The Federal Trade Commission last week launched a formal antitrust investigation of AmeriSource Health Corp., Valley Forge, Pa., and Bergen Brunswig Corp., Orange, Calif., whose proposed merger would create the nation's largest drug distributor in a field of three superpowers.
The would-be partners said they had anticipated the "second request for information" and factored an extended waiting period into their merger timetable. As a result, the $7 billion deal remains on track to close by the end of summer, officials said.
The companies announced their merger plans March 19 and filed their required pre-merger notification documents with the FTC on April 6. The 30-day waiting period expired May 7, when the FTC requested additional documents from the companies rather than giving its approval.
Federal investigators presumably have contacted customers of the drug distributors in recent weeks as part of the antitrust review, but the deal has been "getting good customer support," said Michael Kilpatric, an AmeriSource spokesman. "(Customers) are stepping up and saying it would work."
The combined company would pull in an estimated $35 billion in annual revenue. Between them, the two companies operate 52 distribution centers in 26 states and Puerto Rico, but there are plans to close as many as 22 of those centers over the next two years if the merger is approved.
Both distributors already are profitable. AmeriSource reported record results for the second quarter ended March 31 with operating revenue up 23% to an all-time high of $3.5 billion compared with $2.8 billion for the year-ago period. Net income was up 30% to $31.5 million, or 57 cents per share, from $24.3 million, or 47 cents per share, from the year-ago period. Bergen similarly reported record revenue of $5 billion for its second quarter, a 9% increase from the $4.6 billion for the year-ago period. Net earnings increased 63% to $28.2 million, or 21 cents per share, compared with $17.3 million, or 18 cents per share, from the year-ago period.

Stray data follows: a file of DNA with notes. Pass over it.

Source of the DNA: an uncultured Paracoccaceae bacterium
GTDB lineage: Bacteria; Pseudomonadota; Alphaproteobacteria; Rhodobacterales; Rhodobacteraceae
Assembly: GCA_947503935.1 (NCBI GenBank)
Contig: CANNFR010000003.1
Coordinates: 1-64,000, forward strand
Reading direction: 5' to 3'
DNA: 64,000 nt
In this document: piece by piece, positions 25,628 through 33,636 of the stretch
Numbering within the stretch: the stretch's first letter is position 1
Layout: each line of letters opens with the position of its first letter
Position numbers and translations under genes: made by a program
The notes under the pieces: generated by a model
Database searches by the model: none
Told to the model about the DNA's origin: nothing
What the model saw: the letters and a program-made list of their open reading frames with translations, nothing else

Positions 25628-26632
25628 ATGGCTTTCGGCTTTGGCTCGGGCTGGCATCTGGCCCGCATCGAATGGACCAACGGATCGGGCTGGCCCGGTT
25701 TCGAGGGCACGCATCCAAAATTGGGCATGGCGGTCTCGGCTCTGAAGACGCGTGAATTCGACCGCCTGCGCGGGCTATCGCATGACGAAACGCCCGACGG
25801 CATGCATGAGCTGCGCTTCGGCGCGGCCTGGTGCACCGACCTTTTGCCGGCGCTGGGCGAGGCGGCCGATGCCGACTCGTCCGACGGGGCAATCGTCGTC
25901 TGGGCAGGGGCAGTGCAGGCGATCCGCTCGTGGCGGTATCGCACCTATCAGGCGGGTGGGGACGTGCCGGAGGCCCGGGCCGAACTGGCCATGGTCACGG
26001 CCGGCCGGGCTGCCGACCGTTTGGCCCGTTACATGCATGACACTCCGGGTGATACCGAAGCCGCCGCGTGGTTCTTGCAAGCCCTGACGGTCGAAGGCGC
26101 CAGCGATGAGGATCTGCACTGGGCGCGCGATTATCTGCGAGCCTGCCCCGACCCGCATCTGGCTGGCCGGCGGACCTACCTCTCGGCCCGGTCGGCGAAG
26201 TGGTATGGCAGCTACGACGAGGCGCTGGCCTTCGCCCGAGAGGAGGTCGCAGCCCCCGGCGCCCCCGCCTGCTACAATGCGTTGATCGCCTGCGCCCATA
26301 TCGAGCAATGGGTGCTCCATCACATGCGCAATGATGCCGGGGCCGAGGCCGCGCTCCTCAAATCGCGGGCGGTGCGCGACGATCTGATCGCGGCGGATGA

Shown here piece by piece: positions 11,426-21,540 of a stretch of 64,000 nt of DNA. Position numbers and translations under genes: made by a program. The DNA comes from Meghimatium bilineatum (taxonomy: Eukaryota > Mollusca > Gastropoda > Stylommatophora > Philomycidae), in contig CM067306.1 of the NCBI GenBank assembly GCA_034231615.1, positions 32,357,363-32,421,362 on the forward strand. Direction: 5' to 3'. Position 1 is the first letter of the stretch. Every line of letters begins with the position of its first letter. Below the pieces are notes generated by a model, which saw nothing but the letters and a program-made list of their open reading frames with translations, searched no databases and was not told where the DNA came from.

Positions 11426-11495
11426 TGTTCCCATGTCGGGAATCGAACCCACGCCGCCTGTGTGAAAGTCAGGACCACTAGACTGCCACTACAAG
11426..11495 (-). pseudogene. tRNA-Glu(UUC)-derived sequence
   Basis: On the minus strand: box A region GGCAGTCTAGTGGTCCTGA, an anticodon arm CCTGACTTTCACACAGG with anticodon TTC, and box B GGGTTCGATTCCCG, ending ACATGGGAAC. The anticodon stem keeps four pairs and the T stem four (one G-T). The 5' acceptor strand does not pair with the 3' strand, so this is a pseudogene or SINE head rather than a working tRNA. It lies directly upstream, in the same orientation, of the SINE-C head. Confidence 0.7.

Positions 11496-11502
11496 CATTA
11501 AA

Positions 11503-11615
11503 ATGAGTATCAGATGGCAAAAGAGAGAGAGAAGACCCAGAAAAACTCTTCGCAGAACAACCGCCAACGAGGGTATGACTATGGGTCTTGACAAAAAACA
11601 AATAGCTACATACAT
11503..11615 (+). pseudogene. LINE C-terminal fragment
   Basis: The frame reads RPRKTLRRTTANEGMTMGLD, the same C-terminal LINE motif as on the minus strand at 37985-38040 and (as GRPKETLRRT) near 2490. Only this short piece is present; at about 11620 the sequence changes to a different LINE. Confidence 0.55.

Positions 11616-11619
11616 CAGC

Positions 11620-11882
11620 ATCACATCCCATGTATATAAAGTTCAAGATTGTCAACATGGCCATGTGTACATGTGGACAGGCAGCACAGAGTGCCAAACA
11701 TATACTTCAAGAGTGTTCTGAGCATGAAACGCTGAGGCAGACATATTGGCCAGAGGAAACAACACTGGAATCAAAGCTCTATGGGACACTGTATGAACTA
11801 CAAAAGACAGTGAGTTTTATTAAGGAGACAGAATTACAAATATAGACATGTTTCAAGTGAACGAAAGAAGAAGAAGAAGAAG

Larry McComber, vice president of contract and program services at Novation, one of the largest hospital group purchasing organizations, confirmed that the FTC is taking "an interest" in the deal but declined to say whether Novation was contacted. McComber said he believes the merger would benefit the industry.
"It will create a third company that competes in the likes of volume and geographical coverage with Cardinal (Health) and McKesson (HBOC)," McComber said.
Industry watchers give the deal slightly better odds with the Bush administration's nomination of Timothy Muris for FTC chairman. Muris, a law professor at George Mason University, Fairfax, Va., would replace Robert Pitofsky, perhaps as early as June 1.
A former FTC official during the Reagan administration, Muris is regarded as a supporter of these kinds of mergers. A 1999 article by Muris, titled "The Government and Merger Efficiencies: Still Hostile After All These Years," criticized some high-profile antitrust cases during the Clinton administration, including the quashing of drug distributors' 1998 attempt to consolidate into two firms.
Lisa Gill, senior analyst at J.P. Morgan Chase & Co., New York, gauges the probability that the deal will pass FTC scrutiny at 70%, even without Muris' confirmation.
"We believe that changes in the competitive landscape since the 1998 ruling, coupled with a Republican administration, increase the odds of approval," Gill said.
The merger would combine the third- and fourth-largest drug distributors, giving the new AmeriSource-Bergen Corp. a wafer-thin lead in volume over McKesson and Cardinal. Although the FTC blocked the four largest distributors' efforts to consolidate the industry into two major players in 1998, AmeriSource and Bergen Brunswig officials say the market has changed, not least because of the February 2000 merger of Cardinal and Bindley Western Industries. Thus, a combination of AmeriSource and Bergen Brunswig would consolidate a field of four major distributors into three nearly equal-sized players, Kilpatric said.